Parse.ly U

University of Missouri: tracking centerpiece performance

Background and process

Centerpieces get top billing on the homepage, are almost always shared on social media by noon each day, have at least one visual element and often have multimedia and supplementary links or sidebars, offering a richer experience for readers. Because we invest more editorial resources in these features, we wanted to get an idea of how this set of articles is performing against all other articles. Our hope is that they do much better.

In our content management system, Blox, we designate a centerpiece by giving them a “featured” flag. This metadata isn’t available in Parse.ly, so we had to also assign a tag “centerpiece” so that we could aggregate their statistics. Stories that were not tagged at the time of publication were tagged after the fact, and Parse.ly was able to pull those into our report retroactively. That said, it’s possible some centerpieces were not captured. A complete list of articles we tracked can be viewed here. Note that there are some duplicates, which we merged when we did our analysis.

As a baseline, we compared the set of centerpieces against all articles published during the same time period, roughly 1,000 total posts. We removed the Donald Trump piñata story from the calculation because it had such a dramatic effect on the averages of the overall post scores.

We looked at views, time on page, referrals, article length, multimedia and other factors to identify meaningful insights. To help with our analysis, we broke up the stories into four groups:

  • Top 20 — Based on total views
  • Bottom 20 — Based on total views
  • Long reads — Ranked by time on page, focusing on those that had better-than-average time (1.4 minutes or higher).
  • Social hits — Ranked by their social referral rate (% of visitors referred by social media).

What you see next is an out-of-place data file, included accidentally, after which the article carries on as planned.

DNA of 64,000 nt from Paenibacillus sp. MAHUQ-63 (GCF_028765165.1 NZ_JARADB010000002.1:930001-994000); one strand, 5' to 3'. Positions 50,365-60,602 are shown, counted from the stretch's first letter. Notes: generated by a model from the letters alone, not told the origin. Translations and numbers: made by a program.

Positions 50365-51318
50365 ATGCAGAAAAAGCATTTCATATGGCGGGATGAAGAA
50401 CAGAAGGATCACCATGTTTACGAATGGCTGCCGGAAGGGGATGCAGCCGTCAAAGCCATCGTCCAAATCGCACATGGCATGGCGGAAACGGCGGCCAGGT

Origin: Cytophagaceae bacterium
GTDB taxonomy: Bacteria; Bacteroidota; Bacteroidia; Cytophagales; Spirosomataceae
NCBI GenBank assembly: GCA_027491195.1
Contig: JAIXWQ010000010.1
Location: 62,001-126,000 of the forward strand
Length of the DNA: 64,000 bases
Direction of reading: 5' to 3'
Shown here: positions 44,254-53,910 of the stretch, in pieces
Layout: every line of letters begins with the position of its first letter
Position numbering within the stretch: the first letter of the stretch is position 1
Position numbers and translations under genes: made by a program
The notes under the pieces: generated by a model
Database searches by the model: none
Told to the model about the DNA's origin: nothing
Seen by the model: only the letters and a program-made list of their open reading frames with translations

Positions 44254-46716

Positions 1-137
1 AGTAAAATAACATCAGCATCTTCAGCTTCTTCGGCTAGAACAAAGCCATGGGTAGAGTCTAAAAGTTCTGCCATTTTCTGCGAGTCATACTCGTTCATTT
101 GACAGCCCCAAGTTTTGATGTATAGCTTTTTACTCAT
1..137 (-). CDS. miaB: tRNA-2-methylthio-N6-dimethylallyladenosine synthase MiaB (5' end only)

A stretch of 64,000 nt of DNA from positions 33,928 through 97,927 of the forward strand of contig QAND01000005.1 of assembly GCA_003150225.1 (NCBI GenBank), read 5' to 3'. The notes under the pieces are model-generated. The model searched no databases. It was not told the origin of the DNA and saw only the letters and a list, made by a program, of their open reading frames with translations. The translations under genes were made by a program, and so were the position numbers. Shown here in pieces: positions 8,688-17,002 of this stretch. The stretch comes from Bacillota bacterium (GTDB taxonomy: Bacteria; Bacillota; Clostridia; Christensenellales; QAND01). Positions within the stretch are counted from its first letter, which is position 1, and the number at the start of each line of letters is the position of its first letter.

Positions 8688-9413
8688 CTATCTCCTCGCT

Data points

Overall:

Centerpieces outperformed overall content by nearly every metric on average, especially in engaged time. They had more visitors and views by double-digit percentages.

The biggest area where centerpieces lagged all other content was in search-engine referrals, receiving on average 46% fewer views from this source.

Centerpieces generated 5% more social referrals than the average article, a margin that has room for improvement.

There is no one type of story that dominated the top posts, but the most successful centerpieces tended to be timely and emotionally compelling.

Top 20:

Articles in the top 20 received 1,119 views or more. The bottom 20 received 254 or fewer.

Centerpieces in the top 20 received 32% of their visits from social. The bottom 20 averaged 13%.

Long reads

Articles in the top 10 “long reads” had an average of 2.0 minutes of engaged time, well above the all-article average of 1.1 minutes.

The common denominator among long reads was that personality- or relationship-driven stories dominated this segment.

Social hits:

Articles that received more than 40% of their views from social also had almost double the total readership of the average centerpiece and almost triple the average article overall. Our CP’s should be able to perform really well on social, but not all of them do.

Takeaways and next steps

While centerpieces are outperforming the average on social, it’s uneven across all features. The outreach team should develop social sharing strategies behind each centerpiece prior to publication. We should focus our Facebook post writing for click-thrus and develop better second- and third-day sharing techniques, as many of these articles have long shelf lives. In the spring, outreach should experiment with audience targeting tags (a new Facebook feature) to improve reach.

Search-engine traffic is extremely lagging for centerpieces, so a renewed focus on SEO-friendly headlines could make a significant difference in traffic to these stories.

Consider compiling CP’s into a collection or series of collections based on themes that can help readers discover content that might appeal to them. This collection could be a hub page on the website or a featured block that stays on the homepage. Most of our CP’s have a long shelf life, making it easier for them to be discovered by a variety of readers can build readership of an article over time.

The ability to track analytics performance based on tags is a key feature of Parse.ly that could be further explored. For example, we could tag specific beats or topic areas that we want to track and better understand. A story that has a video or a special embedded feature could be tagged, so we can understand how those elements affect engagement.

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